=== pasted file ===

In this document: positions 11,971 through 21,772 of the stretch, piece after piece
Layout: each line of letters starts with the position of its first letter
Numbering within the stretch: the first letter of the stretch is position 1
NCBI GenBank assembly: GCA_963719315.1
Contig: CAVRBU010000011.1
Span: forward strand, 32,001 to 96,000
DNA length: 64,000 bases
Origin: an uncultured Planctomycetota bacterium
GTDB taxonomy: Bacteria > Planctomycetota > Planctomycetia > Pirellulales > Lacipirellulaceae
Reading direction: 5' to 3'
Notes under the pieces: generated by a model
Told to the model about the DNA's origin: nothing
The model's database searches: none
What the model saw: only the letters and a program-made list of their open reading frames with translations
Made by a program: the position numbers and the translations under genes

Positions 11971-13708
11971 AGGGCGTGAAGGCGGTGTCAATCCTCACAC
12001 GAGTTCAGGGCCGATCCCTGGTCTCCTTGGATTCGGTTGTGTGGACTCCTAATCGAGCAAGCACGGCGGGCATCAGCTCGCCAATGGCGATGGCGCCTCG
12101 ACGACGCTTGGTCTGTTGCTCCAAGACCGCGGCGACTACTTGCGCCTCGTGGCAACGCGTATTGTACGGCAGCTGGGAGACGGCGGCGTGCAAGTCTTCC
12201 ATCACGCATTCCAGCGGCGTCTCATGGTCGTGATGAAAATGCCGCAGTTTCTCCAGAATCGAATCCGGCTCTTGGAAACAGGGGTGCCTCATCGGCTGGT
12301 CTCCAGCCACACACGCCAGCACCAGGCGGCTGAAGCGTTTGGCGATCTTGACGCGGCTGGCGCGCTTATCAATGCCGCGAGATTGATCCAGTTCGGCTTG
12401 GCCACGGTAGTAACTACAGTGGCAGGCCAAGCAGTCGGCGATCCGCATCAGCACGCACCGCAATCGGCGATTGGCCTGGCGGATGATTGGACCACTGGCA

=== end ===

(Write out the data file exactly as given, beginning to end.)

In this document: positions 11,971 through 21,772 of the stretch, piece after piece
Layout: each line of letters starts with the position of its first letter
Numbering within the stretch: the first letter of the stretch is position 1
NCBI GenBank assembly: GCA_963719315.1
Contig: CAVRBU010000011.1
Span: forward strand, 32,001 to 96,000
DNA length: 64,000 bases
Origin: an uncultured Planctomycetota bacterium
GTDB taxonomy: Bacteria > Planctomycetota > Planctomycetia > Pirellulales > Lacipirellulaceae
Reading direction: 5' to 3'
Notes under the pieces: generated by a model
Told to the model about the DNA's origin: nothing
The model's database searches: none
What the model saw: only the letters and a program-made list of their open reading frames with translations
Made by a program: the position numbers and the translations under genes

Positions 11971-13708
11971 AGGGCGTGAAGGCGGTGTCAATCCTCACAC
12001 GAGTTCAGGGCCGATCCCTGGTCTCCTTGGATTCGGTTGTGTGGACTCCTAATCGAGCAAGCACGGCGGGCATCAGCTCGCCAATGGCGATGGCGCCTCG
12101 ACGACGCTTGGTCTGTTGCTCCAAGACCGCGGCGACTACTTGCGCCTCGTGGCAACGCGTATTGTACGGCAGCTGGGAGACGGCGGCGTGCAAGTCTTCC
12201 ATCACGCATTCCAGCGGCGTCTCATGGTCGTGATGAAAATGCCGCAGTTTCTCCAGAATCGAATCCGGCTCTTGGAAACAGGGGTGCCTCATCGGCTGGT
12301 CTCCAGCCACACACGCCAGCACCAGGCGGCTGAAGCGTTTGGCGATCTTGACGCGGCTGGCGCGCTTATCAATGCCGCGAGATTGATCCAGTTCGGCTTG
12401 GCCACGGTAGTAACTACAGTGGCAGGCCAAGCAGTCGGCGATCCGCATCAGCACGCACCGCAATCGGCGATTGGCCTGGCGGATGATTGGACCACTGGCA